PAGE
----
Older students can use these tips to help fit studying into their busy lives
If you just went back to school after an absence, studying may seem like a foreign concept. One of the greatest challenges of an older student is finding the balance between other life priorities and school. Don’t let the stress keep you from getting anything done—finding the right balance can lead to better success. Use these tips to help you improve your study habits, so you can get the most out of your school experience.
Take good notes
Studying will be easier if you have good notes. Studies have shown that writing helps you remember important information. You will start a step ahead if you spend your class time focused and take notes. Writing your notes becomes a way of practicing with the information you hear in class and helps commit it to memory better than just listening. Once you begin studying, you can apply the same theory and rewrite your notes. Some people find that the more they write the information, the more they remember it.
Figure out how you study best
With so many ways to study, you need to figure out what works best for you. Try some of these techniques:
- Rewrite notes
- Make flash cards
- Use mnemonic devices – like HOMES for the Great Lakes Huron, Ontario, Michigan, Erie and Superior
- Make a song
- Tie the information to a personal experience
- Study with classmates
You should always determine which of your assignments is critical; you may have a test coming or a paper due. But when assignments start piling up and you aren’t sure which to do first, you need to prioritize your tasks. Although you may want to start with the easy assignments, remember that time is a limited resource and you will get more tired as you study. So that you can give your full attention and the most time, start with the most difficult assignments and work your way down to the easier ones that won’t require as much of your motivation and creativity to complete.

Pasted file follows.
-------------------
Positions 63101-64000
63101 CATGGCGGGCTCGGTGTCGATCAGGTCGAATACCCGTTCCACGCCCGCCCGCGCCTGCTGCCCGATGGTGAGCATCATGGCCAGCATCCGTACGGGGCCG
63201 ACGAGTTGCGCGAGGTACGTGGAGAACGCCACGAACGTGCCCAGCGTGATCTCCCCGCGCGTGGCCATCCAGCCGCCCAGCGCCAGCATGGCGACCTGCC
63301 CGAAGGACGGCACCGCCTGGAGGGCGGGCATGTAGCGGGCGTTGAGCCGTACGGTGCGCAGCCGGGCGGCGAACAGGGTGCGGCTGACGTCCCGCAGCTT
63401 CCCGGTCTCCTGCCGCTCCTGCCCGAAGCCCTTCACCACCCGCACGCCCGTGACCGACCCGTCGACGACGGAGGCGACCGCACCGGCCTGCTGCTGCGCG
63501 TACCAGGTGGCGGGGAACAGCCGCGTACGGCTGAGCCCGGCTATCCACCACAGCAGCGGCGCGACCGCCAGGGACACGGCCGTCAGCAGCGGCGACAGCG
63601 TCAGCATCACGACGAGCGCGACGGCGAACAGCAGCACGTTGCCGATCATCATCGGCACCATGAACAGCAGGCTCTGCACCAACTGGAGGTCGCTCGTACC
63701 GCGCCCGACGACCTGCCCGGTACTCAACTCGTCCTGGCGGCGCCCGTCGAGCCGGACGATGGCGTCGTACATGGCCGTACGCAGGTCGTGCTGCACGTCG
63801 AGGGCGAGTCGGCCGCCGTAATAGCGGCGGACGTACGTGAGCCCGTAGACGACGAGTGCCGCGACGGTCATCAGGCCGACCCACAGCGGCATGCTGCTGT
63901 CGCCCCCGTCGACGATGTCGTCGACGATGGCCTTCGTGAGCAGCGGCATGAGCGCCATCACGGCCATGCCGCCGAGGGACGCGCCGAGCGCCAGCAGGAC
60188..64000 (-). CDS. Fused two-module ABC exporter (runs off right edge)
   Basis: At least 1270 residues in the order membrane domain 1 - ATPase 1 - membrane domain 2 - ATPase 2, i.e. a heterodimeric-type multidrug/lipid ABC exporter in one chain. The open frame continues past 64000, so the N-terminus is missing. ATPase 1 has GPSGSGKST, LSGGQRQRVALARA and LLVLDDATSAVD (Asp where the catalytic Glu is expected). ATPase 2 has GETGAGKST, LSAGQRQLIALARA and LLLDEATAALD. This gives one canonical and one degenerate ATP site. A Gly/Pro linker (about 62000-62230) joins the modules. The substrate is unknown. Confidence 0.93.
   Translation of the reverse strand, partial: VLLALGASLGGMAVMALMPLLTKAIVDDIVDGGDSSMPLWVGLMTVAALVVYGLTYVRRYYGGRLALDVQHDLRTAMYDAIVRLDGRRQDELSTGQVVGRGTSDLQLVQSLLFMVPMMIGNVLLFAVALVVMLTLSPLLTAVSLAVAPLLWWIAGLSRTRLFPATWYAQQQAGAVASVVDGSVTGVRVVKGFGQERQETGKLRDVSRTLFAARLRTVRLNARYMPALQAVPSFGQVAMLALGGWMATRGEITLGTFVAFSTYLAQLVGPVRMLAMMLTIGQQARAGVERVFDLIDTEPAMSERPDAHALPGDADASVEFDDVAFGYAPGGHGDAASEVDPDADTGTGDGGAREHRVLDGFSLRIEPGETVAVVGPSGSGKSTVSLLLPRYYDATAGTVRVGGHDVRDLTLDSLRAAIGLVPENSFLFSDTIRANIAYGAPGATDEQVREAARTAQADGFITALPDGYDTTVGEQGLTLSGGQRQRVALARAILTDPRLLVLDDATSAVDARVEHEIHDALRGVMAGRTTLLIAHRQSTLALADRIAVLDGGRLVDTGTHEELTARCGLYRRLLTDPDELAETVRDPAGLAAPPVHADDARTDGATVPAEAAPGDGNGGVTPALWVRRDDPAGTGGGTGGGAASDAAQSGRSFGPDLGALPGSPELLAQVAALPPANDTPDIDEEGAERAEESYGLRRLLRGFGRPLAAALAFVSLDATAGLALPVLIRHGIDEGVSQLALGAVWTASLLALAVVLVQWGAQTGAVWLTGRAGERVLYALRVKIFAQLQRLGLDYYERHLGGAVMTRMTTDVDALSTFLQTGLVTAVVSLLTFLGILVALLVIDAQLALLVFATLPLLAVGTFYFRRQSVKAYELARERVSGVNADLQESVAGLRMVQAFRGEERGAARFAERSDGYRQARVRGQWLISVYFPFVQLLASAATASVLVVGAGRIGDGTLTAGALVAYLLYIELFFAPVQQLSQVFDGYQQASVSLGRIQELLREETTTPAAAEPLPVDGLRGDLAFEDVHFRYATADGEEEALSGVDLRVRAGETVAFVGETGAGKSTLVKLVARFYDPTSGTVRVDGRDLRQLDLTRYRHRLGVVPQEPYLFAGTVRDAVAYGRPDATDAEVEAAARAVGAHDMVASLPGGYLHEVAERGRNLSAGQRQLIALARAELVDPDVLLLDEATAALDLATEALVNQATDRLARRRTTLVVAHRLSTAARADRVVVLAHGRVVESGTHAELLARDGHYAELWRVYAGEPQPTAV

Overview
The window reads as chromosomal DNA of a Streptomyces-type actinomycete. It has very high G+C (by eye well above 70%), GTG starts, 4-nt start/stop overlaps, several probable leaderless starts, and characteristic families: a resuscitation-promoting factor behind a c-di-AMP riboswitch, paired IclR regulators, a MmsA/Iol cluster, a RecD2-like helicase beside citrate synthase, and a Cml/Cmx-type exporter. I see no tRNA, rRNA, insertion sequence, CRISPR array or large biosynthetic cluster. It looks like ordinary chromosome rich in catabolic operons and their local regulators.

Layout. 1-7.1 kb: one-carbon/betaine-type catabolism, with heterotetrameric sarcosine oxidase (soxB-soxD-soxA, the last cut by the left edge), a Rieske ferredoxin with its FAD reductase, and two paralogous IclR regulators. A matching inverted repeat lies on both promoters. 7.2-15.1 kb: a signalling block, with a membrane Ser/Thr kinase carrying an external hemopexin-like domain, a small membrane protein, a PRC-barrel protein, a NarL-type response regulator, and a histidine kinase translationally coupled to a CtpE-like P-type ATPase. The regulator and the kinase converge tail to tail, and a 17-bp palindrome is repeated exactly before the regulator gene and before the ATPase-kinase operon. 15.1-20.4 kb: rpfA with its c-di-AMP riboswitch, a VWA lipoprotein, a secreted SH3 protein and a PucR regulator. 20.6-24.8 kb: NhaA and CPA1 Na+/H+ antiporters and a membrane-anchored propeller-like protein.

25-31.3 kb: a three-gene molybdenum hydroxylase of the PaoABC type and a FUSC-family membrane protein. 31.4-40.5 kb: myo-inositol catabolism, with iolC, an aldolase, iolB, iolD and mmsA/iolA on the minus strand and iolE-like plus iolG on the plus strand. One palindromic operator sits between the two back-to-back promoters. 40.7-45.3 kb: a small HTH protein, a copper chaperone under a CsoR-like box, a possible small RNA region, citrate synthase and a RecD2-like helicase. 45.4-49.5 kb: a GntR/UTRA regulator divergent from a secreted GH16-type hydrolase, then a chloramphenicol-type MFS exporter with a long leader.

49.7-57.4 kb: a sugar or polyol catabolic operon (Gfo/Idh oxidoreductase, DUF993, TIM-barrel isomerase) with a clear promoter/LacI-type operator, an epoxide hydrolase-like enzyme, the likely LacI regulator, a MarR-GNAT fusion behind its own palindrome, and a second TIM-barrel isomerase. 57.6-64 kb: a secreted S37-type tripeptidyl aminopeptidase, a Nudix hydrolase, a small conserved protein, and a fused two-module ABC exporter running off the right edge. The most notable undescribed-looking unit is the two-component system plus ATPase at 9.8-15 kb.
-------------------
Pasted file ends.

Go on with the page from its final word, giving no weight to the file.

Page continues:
Put study time on your schedule
It’s easy to procrastinate, especially if you have other distractions in your life. Dedicate time to studying and completing assignments. You should have a planner that helps you organize your schedule each day. Leave a block of time (two to three hours), or several shorter blocks of at least 30 minutes, to study. These tips can help you manage your time more effectively.
Cramming rarely works for younger students — it most certainly won’t help as you age. At the end of each week, save time for a weekly review by going over your notes and reading. This preparation will help you commit more to memory before you are tested on the material. When you have an exam coming up, use these tips to help you prepare for your test.
Find a good study spot
You may have a family, live with others, or get easily distracted. Finding the right study spot is important. The fewer distractions, the more you can accomplish in a shorter amount of time. Make sure you have a well-lit desk and turn off the electronics. If you study at home, make sure everyone knows that when you are in your study spot, you are not to be interrupted.
Get extra help
Taking notes is a skill. If you find during your review that yours don’t make sense or you are missing information, reach out to classmates or the teacher. Make sure you understand your assignments by asking questions. Ask the teacher for other resources if you need additional help.
When studying becomes overwhelming, take a moment to remember you career goals and why you are in school. If a study technique no longer works, be flexible and try something new. With a commitment to studying, you may not find that school is as overwhelming as it once was.
This post is part of the weekly blog of Seacoast Career Schools. We are dedicated to helping our students on their path to their new career. If you are interested in a professional training program, please explore our options, request information, schedule a tour at one of our campuses, or call to speak to a career advisor at 1-800-758-7679.